heal th conditions will be the same as now) and the number of elderly people that requires long term care due to. health care systems in the EU and between health care and other policy sectors in each country in the relative value assigned to each objective.
To finance a health care system, money has to be transferred from the population or patient - the first party, to the service provider - the second party. All systems in the European Union employ.
Long-term Care for the Elderly in Europe Long-term care is an increasingly important issue in many contemporary wel-fare states around the globe given ageing populations. This ground-breaking book provides detailed case studies of 11 EU-member states from different welfare.
1 AgeLine database is an interdisciplinary index of the literature on aging with exclusive focus on older adults (>50) and aging related issues. References. Feder J, Komisar HL, Niefeld M.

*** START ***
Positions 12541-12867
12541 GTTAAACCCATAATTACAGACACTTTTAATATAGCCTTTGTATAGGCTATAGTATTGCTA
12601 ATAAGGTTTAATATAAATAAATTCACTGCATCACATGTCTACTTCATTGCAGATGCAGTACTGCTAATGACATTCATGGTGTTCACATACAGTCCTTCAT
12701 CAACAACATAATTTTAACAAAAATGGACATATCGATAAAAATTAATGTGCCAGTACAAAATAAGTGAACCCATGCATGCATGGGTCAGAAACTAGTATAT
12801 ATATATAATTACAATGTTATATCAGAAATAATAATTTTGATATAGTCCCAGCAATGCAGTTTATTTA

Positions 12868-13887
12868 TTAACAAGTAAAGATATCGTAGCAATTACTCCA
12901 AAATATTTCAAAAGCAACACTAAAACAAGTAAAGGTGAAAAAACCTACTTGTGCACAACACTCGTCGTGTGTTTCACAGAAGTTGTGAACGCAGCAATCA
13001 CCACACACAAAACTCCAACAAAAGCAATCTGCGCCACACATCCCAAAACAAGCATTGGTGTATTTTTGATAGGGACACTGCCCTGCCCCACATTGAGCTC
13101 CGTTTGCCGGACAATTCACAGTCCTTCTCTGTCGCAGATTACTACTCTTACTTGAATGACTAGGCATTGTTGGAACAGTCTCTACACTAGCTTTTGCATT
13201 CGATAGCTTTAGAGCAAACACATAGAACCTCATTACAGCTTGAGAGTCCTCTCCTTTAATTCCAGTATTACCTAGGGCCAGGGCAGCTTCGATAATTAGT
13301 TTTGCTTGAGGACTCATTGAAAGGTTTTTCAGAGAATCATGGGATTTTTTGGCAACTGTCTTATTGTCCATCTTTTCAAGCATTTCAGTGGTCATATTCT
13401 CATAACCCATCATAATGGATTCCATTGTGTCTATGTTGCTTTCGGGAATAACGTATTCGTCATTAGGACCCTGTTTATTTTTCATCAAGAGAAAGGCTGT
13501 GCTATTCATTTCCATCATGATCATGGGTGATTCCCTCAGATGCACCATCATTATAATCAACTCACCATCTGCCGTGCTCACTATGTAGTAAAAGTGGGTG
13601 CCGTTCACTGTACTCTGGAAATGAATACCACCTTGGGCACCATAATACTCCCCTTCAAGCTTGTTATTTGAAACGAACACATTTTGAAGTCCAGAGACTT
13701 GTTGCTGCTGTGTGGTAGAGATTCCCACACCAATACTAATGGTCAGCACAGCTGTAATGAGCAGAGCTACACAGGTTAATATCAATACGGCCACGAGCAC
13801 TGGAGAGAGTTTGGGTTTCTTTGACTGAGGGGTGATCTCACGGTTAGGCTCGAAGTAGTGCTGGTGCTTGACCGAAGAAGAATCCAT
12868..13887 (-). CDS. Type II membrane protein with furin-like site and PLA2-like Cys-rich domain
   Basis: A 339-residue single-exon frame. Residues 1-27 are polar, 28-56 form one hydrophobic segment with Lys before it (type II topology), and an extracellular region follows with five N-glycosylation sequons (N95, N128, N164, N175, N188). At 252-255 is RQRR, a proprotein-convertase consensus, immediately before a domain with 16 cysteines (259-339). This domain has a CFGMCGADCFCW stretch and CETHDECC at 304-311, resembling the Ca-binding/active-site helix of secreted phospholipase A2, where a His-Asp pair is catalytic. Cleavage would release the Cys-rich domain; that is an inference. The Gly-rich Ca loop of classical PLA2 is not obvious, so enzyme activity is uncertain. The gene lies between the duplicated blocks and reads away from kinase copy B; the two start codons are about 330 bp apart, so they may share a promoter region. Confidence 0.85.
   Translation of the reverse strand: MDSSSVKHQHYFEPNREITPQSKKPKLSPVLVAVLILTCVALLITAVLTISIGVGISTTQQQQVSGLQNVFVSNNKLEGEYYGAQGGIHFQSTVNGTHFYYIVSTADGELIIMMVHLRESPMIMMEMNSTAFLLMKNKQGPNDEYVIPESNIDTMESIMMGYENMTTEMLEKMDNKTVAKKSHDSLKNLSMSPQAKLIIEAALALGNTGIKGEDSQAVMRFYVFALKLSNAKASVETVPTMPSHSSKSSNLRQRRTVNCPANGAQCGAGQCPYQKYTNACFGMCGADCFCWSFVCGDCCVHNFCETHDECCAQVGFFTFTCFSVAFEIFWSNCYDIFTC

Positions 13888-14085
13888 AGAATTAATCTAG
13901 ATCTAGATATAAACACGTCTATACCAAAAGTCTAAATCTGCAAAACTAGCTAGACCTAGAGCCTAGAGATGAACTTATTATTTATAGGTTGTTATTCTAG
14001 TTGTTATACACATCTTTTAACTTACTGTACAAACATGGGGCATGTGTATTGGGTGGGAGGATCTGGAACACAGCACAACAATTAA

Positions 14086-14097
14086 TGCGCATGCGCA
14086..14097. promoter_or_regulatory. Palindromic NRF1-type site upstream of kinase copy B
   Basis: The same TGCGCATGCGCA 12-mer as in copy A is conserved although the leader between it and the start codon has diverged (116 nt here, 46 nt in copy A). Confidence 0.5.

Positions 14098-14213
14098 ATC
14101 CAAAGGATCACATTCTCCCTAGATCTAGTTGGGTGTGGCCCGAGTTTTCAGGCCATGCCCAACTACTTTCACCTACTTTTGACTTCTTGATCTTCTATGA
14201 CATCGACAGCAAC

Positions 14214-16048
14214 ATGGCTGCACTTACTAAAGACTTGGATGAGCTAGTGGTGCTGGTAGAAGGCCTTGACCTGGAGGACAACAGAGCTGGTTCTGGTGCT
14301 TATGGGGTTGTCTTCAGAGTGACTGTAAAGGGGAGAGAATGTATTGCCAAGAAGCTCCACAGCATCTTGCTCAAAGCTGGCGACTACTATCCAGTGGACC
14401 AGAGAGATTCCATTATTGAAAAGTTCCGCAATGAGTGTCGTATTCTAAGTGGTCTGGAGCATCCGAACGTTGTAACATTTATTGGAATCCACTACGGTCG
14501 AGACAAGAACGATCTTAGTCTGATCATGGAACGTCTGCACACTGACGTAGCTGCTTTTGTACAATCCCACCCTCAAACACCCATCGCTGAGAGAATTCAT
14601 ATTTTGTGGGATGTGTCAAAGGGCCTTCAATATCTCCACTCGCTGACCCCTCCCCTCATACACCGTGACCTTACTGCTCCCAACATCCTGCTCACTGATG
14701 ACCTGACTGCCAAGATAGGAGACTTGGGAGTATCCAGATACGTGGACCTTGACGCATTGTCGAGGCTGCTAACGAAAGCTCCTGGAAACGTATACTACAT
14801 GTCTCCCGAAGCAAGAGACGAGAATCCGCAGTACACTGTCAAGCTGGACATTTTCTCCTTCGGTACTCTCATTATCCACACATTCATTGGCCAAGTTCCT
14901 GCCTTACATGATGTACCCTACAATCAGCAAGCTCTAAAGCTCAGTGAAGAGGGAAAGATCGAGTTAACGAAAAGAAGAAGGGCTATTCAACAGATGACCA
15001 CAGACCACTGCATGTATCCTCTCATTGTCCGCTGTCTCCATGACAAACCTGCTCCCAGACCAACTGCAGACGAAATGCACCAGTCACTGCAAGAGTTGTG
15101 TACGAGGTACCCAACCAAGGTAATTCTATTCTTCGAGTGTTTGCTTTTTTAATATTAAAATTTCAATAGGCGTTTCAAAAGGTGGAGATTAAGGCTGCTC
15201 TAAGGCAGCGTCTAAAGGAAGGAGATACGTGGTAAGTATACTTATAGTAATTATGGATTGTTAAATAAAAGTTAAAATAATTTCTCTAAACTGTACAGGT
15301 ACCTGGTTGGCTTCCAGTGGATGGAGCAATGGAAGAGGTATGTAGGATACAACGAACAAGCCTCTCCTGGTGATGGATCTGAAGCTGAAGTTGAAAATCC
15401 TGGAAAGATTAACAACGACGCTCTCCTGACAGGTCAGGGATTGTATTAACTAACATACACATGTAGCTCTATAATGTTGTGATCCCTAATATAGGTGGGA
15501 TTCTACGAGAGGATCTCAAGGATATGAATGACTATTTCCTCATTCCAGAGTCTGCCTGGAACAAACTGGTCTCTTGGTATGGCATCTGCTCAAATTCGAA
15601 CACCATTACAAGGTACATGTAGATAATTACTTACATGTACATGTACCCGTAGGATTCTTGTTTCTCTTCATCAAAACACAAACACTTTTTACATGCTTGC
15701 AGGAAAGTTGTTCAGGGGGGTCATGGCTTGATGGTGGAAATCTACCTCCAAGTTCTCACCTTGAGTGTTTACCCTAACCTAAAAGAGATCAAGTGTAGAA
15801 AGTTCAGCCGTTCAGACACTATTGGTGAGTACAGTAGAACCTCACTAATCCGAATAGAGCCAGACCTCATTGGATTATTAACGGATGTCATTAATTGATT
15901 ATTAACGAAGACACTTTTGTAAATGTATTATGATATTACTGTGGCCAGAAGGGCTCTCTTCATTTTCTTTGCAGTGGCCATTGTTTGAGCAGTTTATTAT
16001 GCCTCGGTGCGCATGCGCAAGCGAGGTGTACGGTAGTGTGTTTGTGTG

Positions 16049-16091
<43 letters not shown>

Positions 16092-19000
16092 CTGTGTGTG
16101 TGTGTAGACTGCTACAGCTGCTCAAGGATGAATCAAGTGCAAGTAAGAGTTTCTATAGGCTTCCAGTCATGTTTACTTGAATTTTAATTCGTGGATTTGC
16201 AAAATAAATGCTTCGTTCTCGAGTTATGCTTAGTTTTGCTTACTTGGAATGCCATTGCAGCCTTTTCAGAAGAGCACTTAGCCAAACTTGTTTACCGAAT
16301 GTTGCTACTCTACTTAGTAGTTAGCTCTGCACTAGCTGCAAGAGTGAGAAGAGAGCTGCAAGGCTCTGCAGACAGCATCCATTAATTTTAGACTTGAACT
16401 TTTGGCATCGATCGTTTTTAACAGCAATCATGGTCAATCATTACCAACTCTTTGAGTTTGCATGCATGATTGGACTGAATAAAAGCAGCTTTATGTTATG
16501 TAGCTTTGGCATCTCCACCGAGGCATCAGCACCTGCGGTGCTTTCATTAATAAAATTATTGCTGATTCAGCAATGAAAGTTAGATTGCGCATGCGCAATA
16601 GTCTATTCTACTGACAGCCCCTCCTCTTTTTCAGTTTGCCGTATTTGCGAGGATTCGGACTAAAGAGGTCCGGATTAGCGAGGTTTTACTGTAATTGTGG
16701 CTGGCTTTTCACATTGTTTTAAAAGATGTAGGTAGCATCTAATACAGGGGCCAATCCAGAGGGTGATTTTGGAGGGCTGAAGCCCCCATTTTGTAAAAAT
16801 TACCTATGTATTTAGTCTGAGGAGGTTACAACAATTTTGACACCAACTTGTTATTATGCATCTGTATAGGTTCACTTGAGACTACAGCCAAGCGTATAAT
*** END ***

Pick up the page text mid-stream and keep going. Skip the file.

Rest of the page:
Long-term care in the United States: an overview. Health Affairs. ;19(3)– Feinberg L, Reinhard S, Houser A. Valuing the Invaluable: Update The Growing Contributions and Costs of Family.
This book provides a comprehensive overview on the long-term care systems in 12 EU member states and Norway. Focusing on the legal background and its main principles, it includes a comparative analysis which highlights the principal dissimilarities between European long term care benefits, but at the same time also a variety of features in common.
Long-term care is a specific policy area of growing importance in social policy. Chapter 17 by Rodrigues addresses challenges and problems in evaluating long-term care. A very central issue is the quality of life in long-term care – as well as a precise definition of what long-term care actually is.
Measuring effectiveness is also very difficult given that those in need of long-term care. Among the EU Member States, this share varied even more than the share for retailers and other providers of medical goods: the highest share for residential long-term care facilities was % in the Netherlands, while in Croatia and Bulgaria the share was below % (no data available for Slovakia).
Long-term care (LTC) in the United States requires serious and creative attention. It is largely off the political radar screen in any meaningful way, and public rhetoric about it seems off the point.